An MPV, that’s easy: Multi-purpose Vehicle. Or a people carrier as they were also known. Note the past tense, MPVs were once very much the thing, and they’re still brilliant if you need to transport a lot of people or a large family around. But the fashion police have said they’re now so very last year, Dah-ling – It might even be the year before that. They can be too cruel sometimes.
Then there’s the SUV: The Sports Utility vehicle. I can see three from where I’m sitting right now. They’re everywhere, and especially-so in suburbia. All jacked-up with their chunky bumpers and their faux-by-four looks. Most never stray off the tarmac,but still, they’re definitely the current motoring must-have. But for how long?
So, what then is the CUV and where exactly does it fit in amongst the ever-growing list of automotive acronyms? Well… the CUV, according to KIA – whom for all I seem to know may well have invent-ed such things – is the Crossover Utility Vehicle. Think Qashqai perhaps, and also Nissan Juke and Toyota C-HR. Or maybe even Tucson – from sister brand Hyundai. Didn’t we used to call them cross-overs? And before that, weren’t they called Soft-Roaders?
And just when you thought you’d worked it all out, and as if to further muddy the motoring water, Kia go on to say their all new XCeed is an urban CUV. So that’s Urban Crossover Utility Vehicle… OK… All sounds very niche, if you ask me.
On first impressions you could be forgiven for thinking the Kia XCeed is little more than a marketing exercise; just one of their Ceed hatchbacks with a suspension lift and some extra, rufty-tufty, body-cladding. After all, other manufactur-ers (I’ll mention no names, but aim your focus at the Active version of a certain family favourite) have done such things before – but, you’d be wrong.
The XCeed is longer than a Ceed hatchback thanks to an extended wheelbase, and thus offers a bigger boot. And it’s taller too, clearly. In fact, its raised ride height gives between 172mm and 184mm of ground clearance – it depends on whether your budget runs to 17 or 18 inch wheels. The only thing it actually shares bodywork-wise with the hatch, are the door skins, everything else, higher bonnet, coupe-esque bootlid, wings, roof, etc. is new. And you have to admit that new metalwork, especially when accompanied with the LED headlamps, is pretty stylish too.
Inside things are a little more familiar as a result of the XCeed benefiting from being kitted out with all of the fixtures and fittings from the Ceed. It’s not perhaps the most inspiring of driver environments – it’s all a bit dark and sensible – but you’ve got to hand it to Kia, they have placed everything so it all falls incredibly easily to hand. The dashboard dials are beautifully clear, so too is the new touchscreen which at 10.25 inches sits atop the dash and allows for a fully customisable interface with up to three panels of information side by side. In addition you can connect two smart-phones via Bluetooth, and you get a seven-year subscription to Kia’s connected services – all of which, presumably, can be enjoyed from the XCeed’s superbly comfy seats. Usually I just turn the DAB on and then select the map setting on the sat-nav, and that’s me done.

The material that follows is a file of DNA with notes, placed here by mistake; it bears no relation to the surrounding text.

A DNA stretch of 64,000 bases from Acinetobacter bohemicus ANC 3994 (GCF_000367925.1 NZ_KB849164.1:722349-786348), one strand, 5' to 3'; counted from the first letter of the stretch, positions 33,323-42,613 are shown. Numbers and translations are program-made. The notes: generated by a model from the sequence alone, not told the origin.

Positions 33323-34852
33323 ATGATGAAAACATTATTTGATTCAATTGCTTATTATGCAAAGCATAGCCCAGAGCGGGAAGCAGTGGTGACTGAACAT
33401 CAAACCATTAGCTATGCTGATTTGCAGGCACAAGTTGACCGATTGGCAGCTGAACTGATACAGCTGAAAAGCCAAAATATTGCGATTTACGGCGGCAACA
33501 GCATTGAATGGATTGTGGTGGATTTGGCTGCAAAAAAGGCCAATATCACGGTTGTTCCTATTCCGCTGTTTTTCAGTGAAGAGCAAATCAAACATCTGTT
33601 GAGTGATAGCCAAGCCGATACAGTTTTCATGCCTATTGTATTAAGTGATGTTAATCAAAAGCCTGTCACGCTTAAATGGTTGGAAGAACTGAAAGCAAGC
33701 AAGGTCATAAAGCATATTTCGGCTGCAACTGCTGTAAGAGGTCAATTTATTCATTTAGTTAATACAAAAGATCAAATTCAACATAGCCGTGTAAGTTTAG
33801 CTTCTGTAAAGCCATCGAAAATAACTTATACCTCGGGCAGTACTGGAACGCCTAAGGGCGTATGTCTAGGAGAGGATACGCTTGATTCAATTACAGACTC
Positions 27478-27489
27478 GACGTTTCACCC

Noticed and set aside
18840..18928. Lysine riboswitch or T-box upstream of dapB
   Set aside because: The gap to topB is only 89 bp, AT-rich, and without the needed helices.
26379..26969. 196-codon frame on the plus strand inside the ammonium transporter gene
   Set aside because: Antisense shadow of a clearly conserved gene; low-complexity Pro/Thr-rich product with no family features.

But, will you feel as connected when it comes to actually driving the XCeed?
Kia have focused on comfort rather than any kind of overly sporty dynamics – and currently there are no plans for an XCeed GTi or such-like. But that’s not to say the XCeed feels in anyway particularly dull. You do have to work the 1.6 diesel a little if you require any kind brisk progress, and it can get a little vocal in the process. But for the most-part the 1.6CRDi 3 XCeed we sampled offered more than enough oomph for day-to-day duties and delivered mid to high 50s mpg whilst doing so. So, there are certainly no complaints here.
Neither does it resort to any kind of excessive SUV like body-roll, when faced with a series of S-bends. The steering might not be the most commutative of systems but, it is accurate, thus allow-ing you to flow through the corners. Push a little harder and gentle understeer eventually stops play – just as it does in many a front wheel-drive hatch – but not as much as it does in a SUV.
And that funnily enough, sums-up the XCeed. It’s not as rugged feeling as an SUV and yet it feels – despite not offering any kind of four-wheel drive system at all – at least a little more outdoorsy than your standard common-or-garden hatchback. You do have to pay a little extra, but some-how you feel you’ve gained a little extra in the bargain – not to mention Kia’s 7-year warranty.
If urban crossover utility vehicles are your thing, then XCeed should fit your bill very nicely indeed.
Kia XCeed 1.6 CRDi 3
- Engine: 1,598cc 4Cyl, 16V diesel turbo
- Transmission: 6 speed Manual, front wheel drive.
- Power: 134 bhp @ 4,000pm
- Torque: 207 lbft @1,500rpm
- 0-62MPH: 10.2 Sec
- Max Speed: 112 mph
- CO2: 116 g/km
- MPG: 64.2 (combined)
- Price: from £25,345 (on the road)
Many thanks to Lauren and Lisa at KIA’s UK press office for the loan of the XCeed